society is a
group of individuals involved in persistent
social interaction, or a large
social group sharing the same spatial or social territory, typically subject to the same
political authority and dominant cultural expectations. Societies are characterized by patterns of relationships (
social relations) between individuals who share a distinctive
institutions; a given society may be described as the sum total of such relationships among its constituent of members. In the
social sciences, a larger society often exhibits
dominance patterns in subgroups.
Societies construct patterns of behavior by deeming certain actions or speech as acceptable or unacceptable. These patterns of behavior within a given society are known as
societal norms. Societies, and their norms, undergo gradual and perpetual changes.
Insofar as it is
collaborative, a society can enable its members to benefit in ways that would otherwise be difficult on an individual basis; both individual and social (common) benefits can thus be distinguished, or in many cases found to overlap. A society can also consist of like-minded people governed by their own norms and values within a dominant, larger society. This is sometimes referred to as a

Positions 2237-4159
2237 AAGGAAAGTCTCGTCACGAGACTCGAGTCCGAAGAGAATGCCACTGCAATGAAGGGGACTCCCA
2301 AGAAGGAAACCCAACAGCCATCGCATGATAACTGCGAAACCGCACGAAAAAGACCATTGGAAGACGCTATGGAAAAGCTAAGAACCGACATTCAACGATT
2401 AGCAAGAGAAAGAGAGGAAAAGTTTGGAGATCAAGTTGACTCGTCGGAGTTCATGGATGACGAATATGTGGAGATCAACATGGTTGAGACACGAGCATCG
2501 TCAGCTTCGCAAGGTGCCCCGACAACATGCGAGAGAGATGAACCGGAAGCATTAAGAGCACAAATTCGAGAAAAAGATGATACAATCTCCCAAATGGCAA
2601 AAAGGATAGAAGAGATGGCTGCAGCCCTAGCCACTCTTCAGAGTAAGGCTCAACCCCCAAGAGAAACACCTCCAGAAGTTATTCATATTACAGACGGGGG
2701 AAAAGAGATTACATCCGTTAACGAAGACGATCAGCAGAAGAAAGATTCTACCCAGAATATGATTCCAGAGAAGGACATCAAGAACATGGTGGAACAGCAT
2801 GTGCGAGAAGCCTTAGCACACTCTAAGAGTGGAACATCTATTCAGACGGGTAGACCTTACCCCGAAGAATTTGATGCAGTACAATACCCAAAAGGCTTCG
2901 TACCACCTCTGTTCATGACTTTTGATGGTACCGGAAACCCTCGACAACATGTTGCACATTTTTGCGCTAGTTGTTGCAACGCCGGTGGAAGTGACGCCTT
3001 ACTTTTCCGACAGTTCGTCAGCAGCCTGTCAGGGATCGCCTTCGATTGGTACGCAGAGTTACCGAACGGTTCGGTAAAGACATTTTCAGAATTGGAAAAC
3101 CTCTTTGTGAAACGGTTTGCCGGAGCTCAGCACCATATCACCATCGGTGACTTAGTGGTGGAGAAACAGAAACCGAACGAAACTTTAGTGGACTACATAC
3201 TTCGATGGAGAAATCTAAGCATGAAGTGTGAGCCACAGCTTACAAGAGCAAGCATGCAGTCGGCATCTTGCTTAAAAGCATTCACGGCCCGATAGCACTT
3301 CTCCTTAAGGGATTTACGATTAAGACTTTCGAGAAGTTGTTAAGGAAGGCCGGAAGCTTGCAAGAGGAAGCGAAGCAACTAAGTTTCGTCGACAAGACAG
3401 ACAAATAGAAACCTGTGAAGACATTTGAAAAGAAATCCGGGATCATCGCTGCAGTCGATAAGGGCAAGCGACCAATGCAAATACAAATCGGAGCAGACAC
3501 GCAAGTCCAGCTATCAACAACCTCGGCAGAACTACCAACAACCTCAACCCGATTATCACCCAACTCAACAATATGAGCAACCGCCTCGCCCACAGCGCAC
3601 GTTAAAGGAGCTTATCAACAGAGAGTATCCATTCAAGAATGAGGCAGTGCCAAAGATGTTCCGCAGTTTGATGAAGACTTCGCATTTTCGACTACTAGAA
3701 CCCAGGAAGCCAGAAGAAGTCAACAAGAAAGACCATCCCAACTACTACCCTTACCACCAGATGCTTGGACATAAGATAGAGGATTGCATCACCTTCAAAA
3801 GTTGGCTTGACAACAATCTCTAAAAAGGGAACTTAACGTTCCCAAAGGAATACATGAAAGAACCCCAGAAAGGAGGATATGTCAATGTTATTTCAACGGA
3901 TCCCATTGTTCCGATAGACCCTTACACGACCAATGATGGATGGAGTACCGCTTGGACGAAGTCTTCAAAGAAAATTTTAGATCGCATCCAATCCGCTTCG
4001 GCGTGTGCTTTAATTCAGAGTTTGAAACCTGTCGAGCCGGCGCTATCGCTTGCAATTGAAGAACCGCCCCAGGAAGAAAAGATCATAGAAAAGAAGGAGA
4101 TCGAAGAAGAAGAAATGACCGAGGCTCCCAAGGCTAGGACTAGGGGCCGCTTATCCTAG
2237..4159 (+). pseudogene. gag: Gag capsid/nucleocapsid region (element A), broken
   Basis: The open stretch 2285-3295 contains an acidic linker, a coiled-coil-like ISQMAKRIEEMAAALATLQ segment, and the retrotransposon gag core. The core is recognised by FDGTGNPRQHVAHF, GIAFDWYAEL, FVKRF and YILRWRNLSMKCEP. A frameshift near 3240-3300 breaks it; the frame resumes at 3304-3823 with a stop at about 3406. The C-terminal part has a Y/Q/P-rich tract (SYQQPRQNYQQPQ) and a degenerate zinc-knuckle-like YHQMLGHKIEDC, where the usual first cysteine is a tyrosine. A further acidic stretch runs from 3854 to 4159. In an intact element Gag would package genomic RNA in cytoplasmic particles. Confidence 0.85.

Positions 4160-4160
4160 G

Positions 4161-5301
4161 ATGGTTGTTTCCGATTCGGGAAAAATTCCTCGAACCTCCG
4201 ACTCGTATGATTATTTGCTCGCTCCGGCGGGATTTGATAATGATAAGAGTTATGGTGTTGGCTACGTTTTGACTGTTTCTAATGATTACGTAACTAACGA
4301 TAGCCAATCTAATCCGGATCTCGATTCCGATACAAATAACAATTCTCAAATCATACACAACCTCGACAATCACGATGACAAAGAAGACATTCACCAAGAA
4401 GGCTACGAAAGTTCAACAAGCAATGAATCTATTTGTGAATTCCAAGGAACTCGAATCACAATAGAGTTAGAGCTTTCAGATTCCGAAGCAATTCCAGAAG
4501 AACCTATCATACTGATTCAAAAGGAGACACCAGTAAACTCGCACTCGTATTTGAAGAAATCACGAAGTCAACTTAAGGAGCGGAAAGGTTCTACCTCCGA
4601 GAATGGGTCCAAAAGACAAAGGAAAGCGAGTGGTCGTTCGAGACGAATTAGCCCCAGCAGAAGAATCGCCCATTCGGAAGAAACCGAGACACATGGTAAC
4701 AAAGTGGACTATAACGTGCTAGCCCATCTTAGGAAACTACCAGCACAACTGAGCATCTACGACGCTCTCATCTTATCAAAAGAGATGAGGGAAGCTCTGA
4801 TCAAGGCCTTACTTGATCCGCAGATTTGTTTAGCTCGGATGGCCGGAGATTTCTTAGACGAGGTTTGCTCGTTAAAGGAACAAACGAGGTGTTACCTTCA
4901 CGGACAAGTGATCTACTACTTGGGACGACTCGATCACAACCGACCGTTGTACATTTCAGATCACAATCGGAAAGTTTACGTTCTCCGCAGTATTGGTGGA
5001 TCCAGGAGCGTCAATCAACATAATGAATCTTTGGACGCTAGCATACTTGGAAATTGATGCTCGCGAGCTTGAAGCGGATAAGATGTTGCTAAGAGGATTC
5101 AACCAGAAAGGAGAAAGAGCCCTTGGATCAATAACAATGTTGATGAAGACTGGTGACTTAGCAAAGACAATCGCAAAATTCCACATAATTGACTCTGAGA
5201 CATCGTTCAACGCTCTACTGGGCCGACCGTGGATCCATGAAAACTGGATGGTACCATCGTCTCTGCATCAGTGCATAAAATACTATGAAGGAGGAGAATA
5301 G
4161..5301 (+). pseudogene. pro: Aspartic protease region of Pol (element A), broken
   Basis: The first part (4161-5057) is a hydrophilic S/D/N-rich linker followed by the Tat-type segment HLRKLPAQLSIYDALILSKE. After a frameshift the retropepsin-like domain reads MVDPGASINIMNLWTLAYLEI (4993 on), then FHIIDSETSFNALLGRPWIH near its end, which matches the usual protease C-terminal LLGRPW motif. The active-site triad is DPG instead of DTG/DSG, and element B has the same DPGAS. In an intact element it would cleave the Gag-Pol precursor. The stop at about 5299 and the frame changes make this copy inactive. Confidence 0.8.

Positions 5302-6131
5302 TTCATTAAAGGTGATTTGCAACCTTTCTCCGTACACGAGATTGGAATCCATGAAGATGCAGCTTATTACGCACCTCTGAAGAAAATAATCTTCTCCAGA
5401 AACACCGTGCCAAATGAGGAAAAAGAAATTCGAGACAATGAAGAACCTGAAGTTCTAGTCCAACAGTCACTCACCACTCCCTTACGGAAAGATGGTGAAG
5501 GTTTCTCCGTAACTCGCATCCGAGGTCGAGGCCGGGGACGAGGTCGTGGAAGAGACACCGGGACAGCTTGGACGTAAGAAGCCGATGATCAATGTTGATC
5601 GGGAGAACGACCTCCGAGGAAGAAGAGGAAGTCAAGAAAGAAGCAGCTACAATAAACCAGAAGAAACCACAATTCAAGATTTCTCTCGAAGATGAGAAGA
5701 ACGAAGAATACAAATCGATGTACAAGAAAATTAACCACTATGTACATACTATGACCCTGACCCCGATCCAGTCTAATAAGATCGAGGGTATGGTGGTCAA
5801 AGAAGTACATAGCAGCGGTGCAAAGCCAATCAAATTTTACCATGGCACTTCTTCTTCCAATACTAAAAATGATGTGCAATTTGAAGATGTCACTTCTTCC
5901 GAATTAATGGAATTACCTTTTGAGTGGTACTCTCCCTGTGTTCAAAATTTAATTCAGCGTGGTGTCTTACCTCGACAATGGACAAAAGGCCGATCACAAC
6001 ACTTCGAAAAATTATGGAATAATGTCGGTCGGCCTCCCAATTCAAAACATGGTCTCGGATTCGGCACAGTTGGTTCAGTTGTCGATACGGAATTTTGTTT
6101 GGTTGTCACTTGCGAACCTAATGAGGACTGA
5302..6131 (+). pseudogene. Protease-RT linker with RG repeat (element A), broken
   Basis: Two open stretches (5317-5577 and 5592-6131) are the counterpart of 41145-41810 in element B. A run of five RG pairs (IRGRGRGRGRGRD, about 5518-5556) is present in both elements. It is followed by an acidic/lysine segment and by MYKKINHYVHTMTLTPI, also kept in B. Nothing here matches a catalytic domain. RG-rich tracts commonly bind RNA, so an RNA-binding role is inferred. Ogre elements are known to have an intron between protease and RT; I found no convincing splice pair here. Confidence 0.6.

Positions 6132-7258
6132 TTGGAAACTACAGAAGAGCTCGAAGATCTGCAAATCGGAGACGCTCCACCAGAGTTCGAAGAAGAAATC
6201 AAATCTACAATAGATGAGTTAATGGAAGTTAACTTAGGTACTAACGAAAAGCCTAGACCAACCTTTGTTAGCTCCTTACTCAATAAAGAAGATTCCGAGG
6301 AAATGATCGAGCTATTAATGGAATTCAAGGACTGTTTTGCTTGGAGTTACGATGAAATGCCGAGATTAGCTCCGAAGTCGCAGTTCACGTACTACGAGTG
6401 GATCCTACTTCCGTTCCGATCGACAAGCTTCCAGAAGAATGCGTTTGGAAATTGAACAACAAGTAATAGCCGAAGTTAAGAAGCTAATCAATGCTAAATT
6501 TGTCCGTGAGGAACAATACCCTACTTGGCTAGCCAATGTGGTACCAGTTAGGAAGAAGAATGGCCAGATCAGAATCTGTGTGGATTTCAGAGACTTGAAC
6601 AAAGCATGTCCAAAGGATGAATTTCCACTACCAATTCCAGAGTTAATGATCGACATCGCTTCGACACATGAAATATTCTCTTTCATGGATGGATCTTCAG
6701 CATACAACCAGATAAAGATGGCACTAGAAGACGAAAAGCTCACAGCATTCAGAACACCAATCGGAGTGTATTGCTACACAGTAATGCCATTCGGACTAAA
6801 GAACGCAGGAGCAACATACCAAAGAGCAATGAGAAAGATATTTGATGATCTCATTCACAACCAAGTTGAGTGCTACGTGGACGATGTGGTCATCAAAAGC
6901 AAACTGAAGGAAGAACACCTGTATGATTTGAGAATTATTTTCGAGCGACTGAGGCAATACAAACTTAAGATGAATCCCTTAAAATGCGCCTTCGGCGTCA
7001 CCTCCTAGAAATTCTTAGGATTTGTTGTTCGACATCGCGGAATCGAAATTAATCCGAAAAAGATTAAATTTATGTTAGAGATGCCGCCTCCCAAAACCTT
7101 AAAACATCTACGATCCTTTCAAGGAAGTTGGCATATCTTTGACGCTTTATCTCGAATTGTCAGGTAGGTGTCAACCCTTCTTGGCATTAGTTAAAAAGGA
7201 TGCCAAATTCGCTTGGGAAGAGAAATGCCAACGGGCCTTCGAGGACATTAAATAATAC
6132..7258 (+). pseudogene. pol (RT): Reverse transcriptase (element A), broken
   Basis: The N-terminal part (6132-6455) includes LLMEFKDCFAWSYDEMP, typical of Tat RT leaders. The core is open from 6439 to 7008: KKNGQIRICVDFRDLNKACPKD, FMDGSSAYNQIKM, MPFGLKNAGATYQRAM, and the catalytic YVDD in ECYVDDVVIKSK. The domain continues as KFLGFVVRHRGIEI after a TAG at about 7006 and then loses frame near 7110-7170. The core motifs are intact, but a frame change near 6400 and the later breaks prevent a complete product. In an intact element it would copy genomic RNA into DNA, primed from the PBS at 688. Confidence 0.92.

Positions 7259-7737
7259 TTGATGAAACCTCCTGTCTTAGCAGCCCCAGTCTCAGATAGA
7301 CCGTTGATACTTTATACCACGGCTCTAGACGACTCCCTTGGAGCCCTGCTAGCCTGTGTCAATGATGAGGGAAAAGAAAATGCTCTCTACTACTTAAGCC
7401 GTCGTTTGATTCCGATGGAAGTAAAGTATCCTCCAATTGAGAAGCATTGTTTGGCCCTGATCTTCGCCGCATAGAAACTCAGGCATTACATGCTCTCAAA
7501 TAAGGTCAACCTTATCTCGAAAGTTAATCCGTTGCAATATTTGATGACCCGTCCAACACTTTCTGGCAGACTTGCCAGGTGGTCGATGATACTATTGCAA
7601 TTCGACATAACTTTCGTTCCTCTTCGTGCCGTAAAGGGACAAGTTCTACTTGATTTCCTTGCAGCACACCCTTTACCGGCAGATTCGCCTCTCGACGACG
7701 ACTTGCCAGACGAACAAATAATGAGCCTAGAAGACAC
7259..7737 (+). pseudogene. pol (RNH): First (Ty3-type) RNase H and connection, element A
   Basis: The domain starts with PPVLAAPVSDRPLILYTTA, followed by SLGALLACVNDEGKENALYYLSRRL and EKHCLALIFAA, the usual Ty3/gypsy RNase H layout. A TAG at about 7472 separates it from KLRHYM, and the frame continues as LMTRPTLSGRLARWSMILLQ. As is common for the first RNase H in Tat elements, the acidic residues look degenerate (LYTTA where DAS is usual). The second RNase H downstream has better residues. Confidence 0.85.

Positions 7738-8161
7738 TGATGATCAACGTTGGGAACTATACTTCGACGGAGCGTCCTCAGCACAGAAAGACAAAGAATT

subculture, a term used extensively within
criminology, and also applied to distinctive subsections of a larger society.
More broadly, and especially within
structuralist thought, a society may be illustrated as an
infrastructure, made up of, yet distinct from, a varied collection of individuals. In this regard society can mean the objective relationships people have with the material world and with other people, rather than "other people" beyond the individual and their familiar social environment. (